Oct. 30, 2014: New Jersey Hospitals Rank Fourth Nationally in Patient Safety
New data released from The Leapfrog Group shows that New Jersey hospitals rank fourth nationally in patient safety, moving up from April’s rank of seventh.
Thirty-five of 67 Garden State hospitals and systems, or 52.23 percent, received a grade of A, up from 30 in the spring 2014 report.
Other top scorers were Maine with 67 percent of hospitals receiving an A; Massachusetts at 63 percent; and Virginia at 52.38.
“New Jersey hospitals have made patient safety a top priority,” said Aline Holmes, RN, DNP, director of NJHA’s Institute for Quality and Patient Safety. “All of New Jersey’s hospitals are part of the nationwide Partnership for Patients effort, which is led by the Centers for Medicare and Medicaid Services and is focused on quality and patient safety issues. That work is now in its third year, and I think it has created a very robust, very active culture of safety in our hospitals that is reflected in many ways – not only in reports like this one from the Leapfrog Group, but also in our own findings in the NJHA Institute for Quality and Patient Safety. Our data for 2013 shows that hospitals’ improvements in reducing complications like infections saved an estimated $125 million in healthcare costs and averted 9,206 adverse patient events,”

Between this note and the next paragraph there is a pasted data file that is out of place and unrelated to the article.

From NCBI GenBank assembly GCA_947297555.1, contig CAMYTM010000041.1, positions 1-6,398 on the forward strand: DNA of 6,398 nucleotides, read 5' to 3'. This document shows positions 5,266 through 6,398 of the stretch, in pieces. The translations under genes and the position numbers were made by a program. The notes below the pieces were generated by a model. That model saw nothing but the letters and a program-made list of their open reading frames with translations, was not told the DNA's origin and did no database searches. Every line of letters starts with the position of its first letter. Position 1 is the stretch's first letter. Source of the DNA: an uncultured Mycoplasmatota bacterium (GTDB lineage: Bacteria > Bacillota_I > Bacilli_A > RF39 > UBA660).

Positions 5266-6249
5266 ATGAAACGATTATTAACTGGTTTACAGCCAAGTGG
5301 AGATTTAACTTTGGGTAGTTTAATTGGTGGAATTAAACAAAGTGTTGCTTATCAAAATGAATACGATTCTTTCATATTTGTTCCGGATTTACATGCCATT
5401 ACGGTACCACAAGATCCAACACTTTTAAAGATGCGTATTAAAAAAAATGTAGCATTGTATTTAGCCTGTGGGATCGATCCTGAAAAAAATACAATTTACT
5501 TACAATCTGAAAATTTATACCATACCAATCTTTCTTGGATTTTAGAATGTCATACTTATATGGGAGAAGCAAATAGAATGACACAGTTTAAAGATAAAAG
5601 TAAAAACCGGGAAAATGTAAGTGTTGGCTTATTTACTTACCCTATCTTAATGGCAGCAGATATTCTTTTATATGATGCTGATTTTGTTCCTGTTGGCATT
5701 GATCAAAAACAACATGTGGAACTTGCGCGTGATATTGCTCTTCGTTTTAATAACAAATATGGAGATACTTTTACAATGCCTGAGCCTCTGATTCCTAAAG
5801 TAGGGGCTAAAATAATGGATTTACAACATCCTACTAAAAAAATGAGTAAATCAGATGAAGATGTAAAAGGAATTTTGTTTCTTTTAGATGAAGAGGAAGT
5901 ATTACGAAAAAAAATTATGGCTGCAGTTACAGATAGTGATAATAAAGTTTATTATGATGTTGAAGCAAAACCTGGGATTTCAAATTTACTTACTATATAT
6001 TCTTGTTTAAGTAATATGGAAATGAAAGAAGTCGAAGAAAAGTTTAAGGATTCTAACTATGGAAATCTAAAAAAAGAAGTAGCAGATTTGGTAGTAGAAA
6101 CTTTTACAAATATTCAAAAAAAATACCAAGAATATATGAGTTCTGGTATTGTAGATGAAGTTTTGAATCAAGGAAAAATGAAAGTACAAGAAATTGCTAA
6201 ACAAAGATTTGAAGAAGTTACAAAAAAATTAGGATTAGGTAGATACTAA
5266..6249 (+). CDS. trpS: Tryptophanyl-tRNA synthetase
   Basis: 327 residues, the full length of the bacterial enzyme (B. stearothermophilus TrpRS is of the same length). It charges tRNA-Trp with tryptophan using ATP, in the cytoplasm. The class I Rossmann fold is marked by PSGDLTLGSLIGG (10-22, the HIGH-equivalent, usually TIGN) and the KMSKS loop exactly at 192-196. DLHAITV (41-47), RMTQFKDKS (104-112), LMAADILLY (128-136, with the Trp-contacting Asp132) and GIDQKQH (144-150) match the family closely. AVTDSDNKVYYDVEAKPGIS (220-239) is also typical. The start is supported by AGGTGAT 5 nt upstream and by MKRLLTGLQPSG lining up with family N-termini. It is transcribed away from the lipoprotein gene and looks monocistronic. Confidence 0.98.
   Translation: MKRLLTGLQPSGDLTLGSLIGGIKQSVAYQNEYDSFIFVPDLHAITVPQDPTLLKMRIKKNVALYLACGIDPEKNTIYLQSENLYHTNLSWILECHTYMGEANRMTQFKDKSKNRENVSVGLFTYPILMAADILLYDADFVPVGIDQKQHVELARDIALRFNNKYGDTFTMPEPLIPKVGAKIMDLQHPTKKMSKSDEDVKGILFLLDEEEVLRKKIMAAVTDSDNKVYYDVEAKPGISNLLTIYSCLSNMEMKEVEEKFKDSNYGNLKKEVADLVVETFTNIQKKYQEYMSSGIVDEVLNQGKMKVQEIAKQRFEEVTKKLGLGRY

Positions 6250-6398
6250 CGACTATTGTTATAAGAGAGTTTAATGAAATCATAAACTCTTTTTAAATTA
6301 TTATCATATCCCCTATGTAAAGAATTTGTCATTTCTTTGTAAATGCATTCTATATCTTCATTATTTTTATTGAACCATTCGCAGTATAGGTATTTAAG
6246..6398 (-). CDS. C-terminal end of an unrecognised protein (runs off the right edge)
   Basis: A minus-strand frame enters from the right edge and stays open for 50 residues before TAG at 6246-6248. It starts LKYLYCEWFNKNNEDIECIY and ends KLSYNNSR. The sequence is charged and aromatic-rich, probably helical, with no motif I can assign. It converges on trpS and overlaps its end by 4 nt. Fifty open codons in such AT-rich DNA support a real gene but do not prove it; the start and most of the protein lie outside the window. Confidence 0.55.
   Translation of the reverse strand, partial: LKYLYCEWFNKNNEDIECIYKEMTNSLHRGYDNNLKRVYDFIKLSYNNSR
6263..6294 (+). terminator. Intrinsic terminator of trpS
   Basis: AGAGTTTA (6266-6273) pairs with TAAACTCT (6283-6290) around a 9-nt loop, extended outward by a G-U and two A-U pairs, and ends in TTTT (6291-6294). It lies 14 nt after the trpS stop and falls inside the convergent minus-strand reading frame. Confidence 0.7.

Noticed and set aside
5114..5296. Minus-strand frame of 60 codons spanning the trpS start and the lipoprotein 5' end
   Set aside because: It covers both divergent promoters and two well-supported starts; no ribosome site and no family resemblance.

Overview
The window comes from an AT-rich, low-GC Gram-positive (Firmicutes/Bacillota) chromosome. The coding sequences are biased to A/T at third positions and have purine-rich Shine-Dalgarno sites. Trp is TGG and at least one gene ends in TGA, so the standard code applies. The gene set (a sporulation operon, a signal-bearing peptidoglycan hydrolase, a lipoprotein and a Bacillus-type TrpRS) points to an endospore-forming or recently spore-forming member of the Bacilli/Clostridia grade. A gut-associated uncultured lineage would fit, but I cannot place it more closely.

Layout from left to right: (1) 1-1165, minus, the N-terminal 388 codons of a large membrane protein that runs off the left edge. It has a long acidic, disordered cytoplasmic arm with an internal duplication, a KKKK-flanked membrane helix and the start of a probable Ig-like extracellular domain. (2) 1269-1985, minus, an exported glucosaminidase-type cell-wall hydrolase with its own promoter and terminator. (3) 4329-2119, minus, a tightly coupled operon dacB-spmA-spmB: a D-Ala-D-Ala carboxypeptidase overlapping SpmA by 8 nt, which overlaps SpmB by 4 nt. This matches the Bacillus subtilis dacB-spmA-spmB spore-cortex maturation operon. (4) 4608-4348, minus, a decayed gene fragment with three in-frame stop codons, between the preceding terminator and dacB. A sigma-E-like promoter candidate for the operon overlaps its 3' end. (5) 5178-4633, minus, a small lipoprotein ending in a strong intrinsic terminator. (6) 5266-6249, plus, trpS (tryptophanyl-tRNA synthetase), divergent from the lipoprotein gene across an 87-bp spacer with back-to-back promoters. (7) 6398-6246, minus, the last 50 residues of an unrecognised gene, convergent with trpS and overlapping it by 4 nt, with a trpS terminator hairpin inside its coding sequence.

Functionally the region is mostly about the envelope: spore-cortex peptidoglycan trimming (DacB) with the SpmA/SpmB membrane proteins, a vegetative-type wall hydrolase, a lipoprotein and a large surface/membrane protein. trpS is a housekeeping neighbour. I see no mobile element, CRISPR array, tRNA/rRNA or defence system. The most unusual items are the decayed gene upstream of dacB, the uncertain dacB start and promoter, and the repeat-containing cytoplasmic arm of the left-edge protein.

Additional key findings from the Leapfrog report include:
- Of the 2,520 hospitals issued a Hospital Safety Score, 790 earned an A, 688 earned a B, 868 earned a C, 148 earned a D and 26 earned an F.
- On average, hospitals have shown statistically significant improvement on all 15 Hospital Safety Score “process” measures since spring 2014. These measures include hand hygiene, physician staffing in intensive care units and medication reconciliation.
- Of the Hospital Safety Score’s 13 “outcome” measures, the only significant improvement since spring 2014 was seen in preventing central line-associated bloodstream infections in intensive care units.